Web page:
I began to think of life as a series of snapshots, ones that we might not be able to physically take with a camera, and that might well fade with time, but snapshots nonetheless. I wondered what other moments that day fit this description - the way the boys began to tickle eachother when they woke up in the morning, blowing on eachother's bellies - the way Alexander greeted the dog when he woke up, as if to say good morning to an old friend - Lukas running into his kindergarten, anxious to go inside, his little brother trailing in his footsteps.

Yes, you could make a photo album of just a single day, and it would be a meaningful one.

Instead, we have to commit all of these special moments to memory, wishing that they'd stay forever, but knowing all too well that they'll one day be replaced with knew experiences and mental snapshots.

And how about the spontaneous sound bites? I'd commit to memory Lukas telling his self-conscious (and increasingly pregnant) Mom, "No Mama, don't change your shirt. That looks pretty!" Or just the way Alex says "LuTHas". And then there's Alex learning to count, Alex learning the Alphabet song, and so much more. I guess we need to be doing more videos!!!

Perhaps what makes me saddest of all is the fact that Alexander, like his brother, is growing up quickly. Soon, there will be a new baby in our family, and Alexander will be the big brother. In a lot of ways, I suppose we've wanted that sweet little guy to stay the baby (which explains why he's still not potty trained). But he certainly is determined to grow up, and the amount of times that we can twirl around with him in our arms - giggling - are indeed numbered.

As I write, Alex has decided to join me in the living room (first thing in the morning), PJs and sunglasses on. Yet another snapshot. Just what memories will we capture today?

May today bring you many moments, or mental snapshots, that take your breath away.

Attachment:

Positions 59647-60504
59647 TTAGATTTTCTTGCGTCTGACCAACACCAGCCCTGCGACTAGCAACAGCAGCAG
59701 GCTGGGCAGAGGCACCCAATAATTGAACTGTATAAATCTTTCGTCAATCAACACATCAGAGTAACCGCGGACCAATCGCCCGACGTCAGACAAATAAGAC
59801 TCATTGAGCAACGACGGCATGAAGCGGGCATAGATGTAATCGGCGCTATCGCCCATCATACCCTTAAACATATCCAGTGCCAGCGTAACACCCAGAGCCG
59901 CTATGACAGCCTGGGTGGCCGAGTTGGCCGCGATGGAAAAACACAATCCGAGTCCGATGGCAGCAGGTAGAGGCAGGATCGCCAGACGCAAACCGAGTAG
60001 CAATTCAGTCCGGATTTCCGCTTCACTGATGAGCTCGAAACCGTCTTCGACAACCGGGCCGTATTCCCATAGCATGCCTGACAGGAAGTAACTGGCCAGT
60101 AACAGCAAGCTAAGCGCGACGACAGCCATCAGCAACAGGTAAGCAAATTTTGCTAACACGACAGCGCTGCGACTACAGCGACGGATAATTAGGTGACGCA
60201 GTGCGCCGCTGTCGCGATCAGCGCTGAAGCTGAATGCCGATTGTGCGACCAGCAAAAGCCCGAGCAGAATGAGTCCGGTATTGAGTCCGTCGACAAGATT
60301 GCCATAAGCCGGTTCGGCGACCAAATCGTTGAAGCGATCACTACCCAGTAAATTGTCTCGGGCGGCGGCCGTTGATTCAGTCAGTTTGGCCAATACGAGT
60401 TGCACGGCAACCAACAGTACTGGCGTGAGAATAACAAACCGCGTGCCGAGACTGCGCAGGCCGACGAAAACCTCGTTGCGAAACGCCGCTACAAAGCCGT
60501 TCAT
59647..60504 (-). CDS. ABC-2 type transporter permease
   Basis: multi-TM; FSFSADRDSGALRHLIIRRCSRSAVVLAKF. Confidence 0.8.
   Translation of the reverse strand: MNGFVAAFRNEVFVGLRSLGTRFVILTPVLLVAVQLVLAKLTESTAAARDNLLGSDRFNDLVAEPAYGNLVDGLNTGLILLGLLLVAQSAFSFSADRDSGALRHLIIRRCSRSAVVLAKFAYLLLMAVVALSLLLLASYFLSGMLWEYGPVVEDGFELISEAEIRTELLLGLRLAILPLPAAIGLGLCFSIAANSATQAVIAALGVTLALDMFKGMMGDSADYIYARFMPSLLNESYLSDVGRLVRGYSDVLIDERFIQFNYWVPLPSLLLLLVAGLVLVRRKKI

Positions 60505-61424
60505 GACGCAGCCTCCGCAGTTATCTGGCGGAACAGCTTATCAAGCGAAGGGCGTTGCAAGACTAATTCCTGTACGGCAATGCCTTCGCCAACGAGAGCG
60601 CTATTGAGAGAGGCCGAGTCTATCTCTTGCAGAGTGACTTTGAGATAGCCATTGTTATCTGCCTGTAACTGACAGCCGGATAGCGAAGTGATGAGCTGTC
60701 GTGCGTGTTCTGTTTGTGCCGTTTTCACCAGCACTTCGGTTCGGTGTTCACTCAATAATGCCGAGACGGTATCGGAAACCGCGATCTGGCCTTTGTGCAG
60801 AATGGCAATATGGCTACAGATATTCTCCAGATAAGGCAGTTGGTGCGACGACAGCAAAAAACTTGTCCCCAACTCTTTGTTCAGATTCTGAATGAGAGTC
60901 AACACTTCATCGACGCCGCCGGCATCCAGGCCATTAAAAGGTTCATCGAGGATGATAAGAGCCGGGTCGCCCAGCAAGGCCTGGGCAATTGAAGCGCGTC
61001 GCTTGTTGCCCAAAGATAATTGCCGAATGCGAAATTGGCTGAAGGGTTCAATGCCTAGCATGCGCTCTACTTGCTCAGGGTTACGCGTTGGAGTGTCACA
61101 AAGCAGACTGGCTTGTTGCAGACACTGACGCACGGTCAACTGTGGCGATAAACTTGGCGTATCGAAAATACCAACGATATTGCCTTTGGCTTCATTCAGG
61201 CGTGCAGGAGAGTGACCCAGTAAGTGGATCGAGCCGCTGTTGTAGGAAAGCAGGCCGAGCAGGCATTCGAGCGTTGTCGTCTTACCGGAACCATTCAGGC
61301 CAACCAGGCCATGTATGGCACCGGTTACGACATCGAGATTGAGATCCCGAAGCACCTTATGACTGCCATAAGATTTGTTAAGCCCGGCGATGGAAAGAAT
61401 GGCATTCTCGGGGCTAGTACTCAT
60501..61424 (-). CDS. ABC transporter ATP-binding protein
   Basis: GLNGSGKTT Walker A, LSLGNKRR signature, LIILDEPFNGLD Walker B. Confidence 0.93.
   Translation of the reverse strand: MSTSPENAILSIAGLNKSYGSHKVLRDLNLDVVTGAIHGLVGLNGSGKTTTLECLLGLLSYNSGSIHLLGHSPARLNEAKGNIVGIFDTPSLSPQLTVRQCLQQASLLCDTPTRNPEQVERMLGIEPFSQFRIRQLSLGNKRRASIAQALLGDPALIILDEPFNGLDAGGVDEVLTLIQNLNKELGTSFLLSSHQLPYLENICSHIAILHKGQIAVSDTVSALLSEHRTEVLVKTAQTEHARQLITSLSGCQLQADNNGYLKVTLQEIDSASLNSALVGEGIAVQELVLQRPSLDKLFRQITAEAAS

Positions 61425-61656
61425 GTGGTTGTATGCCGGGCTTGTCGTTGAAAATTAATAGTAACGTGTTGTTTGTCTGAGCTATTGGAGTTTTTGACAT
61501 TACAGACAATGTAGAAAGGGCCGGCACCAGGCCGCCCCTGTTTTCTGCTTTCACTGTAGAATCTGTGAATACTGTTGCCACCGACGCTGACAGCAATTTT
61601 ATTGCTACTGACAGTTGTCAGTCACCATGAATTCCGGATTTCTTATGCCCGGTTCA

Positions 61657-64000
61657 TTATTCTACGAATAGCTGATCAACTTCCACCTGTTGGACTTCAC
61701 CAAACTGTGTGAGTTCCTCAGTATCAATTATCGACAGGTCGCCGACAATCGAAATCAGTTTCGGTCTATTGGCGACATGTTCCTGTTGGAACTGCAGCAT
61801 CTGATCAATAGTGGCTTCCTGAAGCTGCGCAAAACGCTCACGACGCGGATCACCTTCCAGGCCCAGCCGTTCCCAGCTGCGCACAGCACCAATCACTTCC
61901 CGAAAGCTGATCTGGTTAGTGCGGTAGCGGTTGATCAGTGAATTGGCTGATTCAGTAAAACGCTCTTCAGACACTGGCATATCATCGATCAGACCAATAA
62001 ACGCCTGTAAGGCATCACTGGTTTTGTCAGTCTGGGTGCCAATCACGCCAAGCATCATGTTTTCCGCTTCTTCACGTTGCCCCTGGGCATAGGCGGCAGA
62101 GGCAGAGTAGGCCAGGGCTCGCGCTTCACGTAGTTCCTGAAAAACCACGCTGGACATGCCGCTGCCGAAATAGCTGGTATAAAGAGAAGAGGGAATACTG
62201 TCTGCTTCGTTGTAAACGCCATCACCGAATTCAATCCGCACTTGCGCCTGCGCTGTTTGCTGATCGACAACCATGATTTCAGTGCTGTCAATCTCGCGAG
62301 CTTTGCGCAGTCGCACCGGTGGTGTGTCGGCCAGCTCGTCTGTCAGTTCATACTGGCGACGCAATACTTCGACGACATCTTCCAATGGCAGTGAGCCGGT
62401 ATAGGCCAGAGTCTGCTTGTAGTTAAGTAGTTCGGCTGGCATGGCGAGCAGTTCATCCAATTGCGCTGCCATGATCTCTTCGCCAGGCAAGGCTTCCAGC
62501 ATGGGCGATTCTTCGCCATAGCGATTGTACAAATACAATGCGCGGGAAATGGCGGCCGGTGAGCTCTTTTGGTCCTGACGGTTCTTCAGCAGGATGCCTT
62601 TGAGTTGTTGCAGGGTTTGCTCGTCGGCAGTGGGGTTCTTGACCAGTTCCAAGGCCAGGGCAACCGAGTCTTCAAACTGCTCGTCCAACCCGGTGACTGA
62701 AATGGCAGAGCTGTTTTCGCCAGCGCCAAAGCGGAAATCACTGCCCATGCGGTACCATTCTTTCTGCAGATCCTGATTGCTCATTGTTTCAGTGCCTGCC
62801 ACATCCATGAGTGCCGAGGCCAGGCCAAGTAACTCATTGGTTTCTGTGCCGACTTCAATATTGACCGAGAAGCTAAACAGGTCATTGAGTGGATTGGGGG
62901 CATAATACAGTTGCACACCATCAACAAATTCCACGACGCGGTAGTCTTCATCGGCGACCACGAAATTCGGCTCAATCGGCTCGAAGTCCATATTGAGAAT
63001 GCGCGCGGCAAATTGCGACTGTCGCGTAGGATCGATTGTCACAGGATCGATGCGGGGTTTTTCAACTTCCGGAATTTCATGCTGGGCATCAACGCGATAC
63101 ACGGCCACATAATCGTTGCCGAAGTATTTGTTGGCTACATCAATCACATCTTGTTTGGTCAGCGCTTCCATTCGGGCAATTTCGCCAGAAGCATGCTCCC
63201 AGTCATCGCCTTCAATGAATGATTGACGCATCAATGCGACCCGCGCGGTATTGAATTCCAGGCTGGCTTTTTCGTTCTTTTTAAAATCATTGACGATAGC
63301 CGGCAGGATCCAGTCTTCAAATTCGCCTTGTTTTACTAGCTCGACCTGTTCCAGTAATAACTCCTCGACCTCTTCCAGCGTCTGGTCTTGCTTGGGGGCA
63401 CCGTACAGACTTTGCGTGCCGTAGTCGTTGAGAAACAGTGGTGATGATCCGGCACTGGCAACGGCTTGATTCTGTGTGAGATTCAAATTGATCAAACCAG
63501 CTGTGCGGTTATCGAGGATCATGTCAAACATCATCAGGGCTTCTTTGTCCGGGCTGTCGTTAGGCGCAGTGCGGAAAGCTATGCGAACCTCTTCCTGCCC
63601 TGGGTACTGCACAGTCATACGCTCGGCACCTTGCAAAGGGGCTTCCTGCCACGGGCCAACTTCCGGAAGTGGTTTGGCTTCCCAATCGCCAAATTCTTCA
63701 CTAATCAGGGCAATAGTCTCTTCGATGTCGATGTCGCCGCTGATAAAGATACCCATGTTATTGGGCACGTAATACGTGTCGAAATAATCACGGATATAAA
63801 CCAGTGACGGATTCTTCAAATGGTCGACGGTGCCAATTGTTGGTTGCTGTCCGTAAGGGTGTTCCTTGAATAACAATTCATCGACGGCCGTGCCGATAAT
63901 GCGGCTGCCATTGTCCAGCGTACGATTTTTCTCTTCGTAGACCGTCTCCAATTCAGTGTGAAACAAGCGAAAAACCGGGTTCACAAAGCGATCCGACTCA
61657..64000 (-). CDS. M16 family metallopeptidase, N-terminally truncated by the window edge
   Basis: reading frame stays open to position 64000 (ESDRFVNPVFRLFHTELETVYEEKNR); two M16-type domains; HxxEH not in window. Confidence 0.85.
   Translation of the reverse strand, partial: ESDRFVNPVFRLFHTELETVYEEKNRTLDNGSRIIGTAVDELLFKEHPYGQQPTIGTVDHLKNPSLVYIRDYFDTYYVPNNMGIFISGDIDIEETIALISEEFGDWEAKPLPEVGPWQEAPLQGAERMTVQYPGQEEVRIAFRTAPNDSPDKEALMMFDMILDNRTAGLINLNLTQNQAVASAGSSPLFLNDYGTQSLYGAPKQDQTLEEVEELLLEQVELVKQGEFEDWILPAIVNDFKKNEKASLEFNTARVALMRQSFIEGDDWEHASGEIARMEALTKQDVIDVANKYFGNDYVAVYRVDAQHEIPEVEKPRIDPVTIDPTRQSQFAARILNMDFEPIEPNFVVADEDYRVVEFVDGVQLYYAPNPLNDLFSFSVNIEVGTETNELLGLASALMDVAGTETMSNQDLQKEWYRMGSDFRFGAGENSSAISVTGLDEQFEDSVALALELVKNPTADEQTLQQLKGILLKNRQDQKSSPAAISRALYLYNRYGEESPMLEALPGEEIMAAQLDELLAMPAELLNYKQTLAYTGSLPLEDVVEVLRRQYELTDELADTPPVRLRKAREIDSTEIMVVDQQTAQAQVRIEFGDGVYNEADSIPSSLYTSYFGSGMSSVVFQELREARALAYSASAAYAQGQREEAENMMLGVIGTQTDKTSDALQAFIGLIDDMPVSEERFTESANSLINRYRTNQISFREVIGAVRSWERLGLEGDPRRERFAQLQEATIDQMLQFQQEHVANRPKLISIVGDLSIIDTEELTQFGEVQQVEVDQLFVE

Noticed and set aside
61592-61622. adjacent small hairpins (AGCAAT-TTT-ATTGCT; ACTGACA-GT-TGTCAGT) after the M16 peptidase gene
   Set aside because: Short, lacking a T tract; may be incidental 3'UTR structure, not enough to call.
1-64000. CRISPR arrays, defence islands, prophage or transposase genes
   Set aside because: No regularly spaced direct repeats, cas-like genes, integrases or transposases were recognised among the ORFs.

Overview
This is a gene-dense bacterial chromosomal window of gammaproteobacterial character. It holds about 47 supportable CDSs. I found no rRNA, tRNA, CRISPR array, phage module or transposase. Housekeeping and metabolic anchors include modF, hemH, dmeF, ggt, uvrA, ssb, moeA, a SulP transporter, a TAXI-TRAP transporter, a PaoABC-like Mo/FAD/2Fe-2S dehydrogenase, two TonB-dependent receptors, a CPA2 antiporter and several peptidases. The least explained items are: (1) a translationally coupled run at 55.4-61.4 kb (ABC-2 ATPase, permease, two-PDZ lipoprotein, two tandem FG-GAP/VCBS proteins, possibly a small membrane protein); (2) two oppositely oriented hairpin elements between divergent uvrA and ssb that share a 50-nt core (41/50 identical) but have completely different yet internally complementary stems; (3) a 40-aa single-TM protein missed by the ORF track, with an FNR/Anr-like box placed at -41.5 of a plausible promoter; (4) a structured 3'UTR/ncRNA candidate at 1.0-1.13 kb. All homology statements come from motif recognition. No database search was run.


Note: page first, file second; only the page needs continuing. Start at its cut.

Friday 25 March 2011

Boys Will Be Boys and Mothers Will Be Mothers?

Boys. They get bloody a lot. There are bloody knees, bloody lips, bloody elbows, and bloody hands. In the first 2 years of being a mother to boys I tended to overreact. From my response, they picked up on concern and fear, and naturally mirrored those emotions. Now in my fifth year of being a mother to boys, I usually act as though nothing has happened for the first few seconds. Next I look for some cool water and, after rinsing the wound, evlauate how serious it is -- all the while acting as though it's nothing more than a bump or a scratch. Once I know how serious it is I try to soothe them and ease the pain in some way. Surely this plan will fail at some point, should one of our boys ever get a serious head injury or break a limb... but I am proud of the progress I've made thusfar.

My tactics came in handy when Lukas ran into the bathroom this past Tuesday, saying loudly, "Mama, PLEASE! You have to help Alex. He's my brother and he's HURT!" How cute that Lukas (pictured here holding his brother back during a Karneval parade) is now the protective older brother, just as I was the protective older sister. My heart melted in that moment. He truly is a "Goldstück" (not to be onfused with the sarcastic use of the word, which actually means "he's a handful")!

With Alex, though we've taken to using the expression more sarcastically, he really is a treasure - just not an obvious one. Like that show where people bring their old stuff in to be evaluated, often walking away with the realization that their "stuff" is worth a fortune, Alexander too, is a treasure in disguise. Why? He loves to bring his brother joy - be it in the form of chocolate, a glass of water, or a hug and a kiss. He laughs marvelously from deep in his belly, and is especially tickled by his latest discovery -- the whoopie cushion. He loves the harmonica and seems to play it well, as we discovered last night before bed. He dances wonderfully silly and adores music of any kind, just as long as it's loud.

So they're still both sneaking into our beds on most nights. So what? Soon enough they'll be doing sleepovers with friends and insisting on sleeping in their own beds, and we'll wonder where the time has gone.